Continuing the story of our Greek trip from Rethymno and the complicated history of Crete, on our second day in Rethymno we drove east to Iraklion (Heraklion). This was a much easier drive than that first drive from Hania to Rethymno. We were much fresher and knew what we were doing.
This was my first exposure to the Cretan countryside. Crete has quite a big farming community, although we mainly ate local cheeses, olives, tomatoes and fruit, and drank local wine.
I enjoyed Cretan wine, although my plans to write notes on it were lost in the midst of conversation and the enjoyment itself.
To Australian eyes, the Cretan country was dry, rugged and very rocky. In parts, the hillsides were terraced, I wondered what the living was like. I also wondered just how hard it would be to harvest some of those steeply sloping olive groves.
With so much of the Greek Islands built on hills and cliff tops, we got quite fit. I didn't see many fat Greeks. Most were quite slim, not surprising given the walking. They were also shorter than the average Australian is now.
Growing up, I was tall by Australian standards, six feet, then I seemed to shrink in relative size. It wasn't just a factor of age. The Australian young are much bigger and bulkier than they were. In Greece, I felt tall again!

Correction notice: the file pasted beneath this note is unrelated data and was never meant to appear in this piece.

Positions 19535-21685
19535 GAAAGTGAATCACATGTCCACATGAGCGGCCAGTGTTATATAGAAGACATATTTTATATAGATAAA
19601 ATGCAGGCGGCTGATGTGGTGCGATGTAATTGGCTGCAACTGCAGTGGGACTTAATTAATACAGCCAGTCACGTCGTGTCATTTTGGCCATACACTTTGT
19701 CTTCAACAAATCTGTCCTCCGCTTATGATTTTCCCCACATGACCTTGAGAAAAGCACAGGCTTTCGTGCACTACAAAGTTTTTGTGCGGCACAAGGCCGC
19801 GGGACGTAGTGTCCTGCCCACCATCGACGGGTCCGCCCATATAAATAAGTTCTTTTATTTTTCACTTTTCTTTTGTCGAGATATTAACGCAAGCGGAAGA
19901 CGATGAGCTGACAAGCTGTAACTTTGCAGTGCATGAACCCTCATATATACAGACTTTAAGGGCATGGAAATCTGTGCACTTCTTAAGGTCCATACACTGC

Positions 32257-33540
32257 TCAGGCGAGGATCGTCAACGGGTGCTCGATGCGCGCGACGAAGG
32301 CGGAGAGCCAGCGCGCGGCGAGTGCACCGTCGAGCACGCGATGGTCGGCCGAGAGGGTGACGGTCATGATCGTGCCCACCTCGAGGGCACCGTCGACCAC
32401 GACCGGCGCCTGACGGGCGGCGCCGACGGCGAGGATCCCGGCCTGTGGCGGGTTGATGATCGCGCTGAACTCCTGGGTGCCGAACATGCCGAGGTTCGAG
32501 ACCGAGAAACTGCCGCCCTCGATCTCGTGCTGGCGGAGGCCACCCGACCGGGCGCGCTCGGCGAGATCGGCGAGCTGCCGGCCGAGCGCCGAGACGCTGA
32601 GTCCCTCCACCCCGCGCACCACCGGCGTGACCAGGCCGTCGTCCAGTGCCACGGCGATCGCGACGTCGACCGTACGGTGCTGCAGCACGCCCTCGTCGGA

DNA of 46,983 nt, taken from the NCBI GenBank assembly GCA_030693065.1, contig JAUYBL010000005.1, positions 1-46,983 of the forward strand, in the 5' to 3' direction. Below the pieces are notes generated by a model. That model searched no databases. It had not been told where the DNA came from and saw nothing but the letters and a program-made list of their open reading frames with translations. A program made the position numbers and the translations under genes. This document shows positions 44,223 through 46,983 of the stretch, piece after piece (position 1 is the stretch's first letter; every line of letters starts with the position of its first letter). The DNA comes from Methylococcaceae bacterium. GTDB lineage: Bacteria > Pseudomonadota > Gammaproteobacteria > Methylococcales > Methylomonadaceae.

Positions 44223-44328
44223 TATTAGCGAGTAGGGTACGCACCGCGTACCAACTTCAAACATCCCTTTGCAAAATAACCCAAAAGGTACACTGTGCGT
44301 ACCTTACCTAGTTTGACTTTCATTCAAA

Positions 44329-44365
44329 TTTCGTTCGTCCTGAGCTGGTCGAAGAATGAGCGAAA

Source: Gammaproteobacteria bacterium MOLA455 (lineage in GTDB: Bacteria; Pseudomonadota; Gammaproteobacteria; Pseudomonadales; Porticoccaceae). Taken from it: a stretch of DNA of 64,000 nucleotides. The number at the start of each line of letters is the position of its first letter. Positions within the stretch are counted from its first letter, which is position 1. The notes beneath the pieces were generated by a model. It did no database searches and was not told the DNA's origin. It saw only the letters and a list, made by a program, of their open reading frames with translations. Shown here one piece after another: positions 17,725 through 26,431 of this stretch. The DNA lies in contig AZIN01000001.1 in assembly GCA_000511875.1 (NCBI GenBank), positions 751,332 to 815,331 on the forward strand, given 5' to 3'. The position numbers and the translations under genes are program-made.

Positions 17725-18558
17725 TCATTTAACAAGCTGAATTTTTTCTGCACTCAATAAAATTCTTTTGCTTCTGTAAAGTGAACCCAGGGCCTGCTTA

A fair bit of the road to Iraklion ran near the sea, then plunged inland through the mountains before returning to the sea again. There were some spectacular views. There were also a whole series of not very attractive resort developments.
I did wonder at spots just who lived in some of the new houses that spotted the hillsides in place. I didn't get photos, but should have, for there were some interesting combinations. The view is obviously important, but there is still something odd to my eyes about a big house or a villa development perched on a rugged hill side, treeless and exposed to the baking sun.
Much Greek construction is in concrete, and then painted. Flat straight lines are interposed with curves and domes. The more utilitarian the building, the straighter the lines. Often, and I am sure that there is a reason for this, the steel rods used for reinforcement in pillars or walls are left poking through the top in clumps. In places, partially completed and/or abandoned building shells just sit there, minus the walls.
I should qualify baking in the sun a little.
Much of Crete has a Mediterranean climate, North African in the south. During the main tourist season, it is hot and dry. During the winter it is cool/cold and wet, with snow on the higher peaks. Those villas overlooking the sea now baking in the sun are likely to swept by rain and mist, exposed to the storms sweeping in from the sea.
I guess I shouldn't be too surprised at the building.
Greece and the Greek isles have wrapped around them, like Italy and Tuscany, a whole cascading set of images and pictures that gives them an existential reality that can be far removed from on-ground realities. We see the lure in Australia. Just think how much more powerful it must be to those from gloomier climes.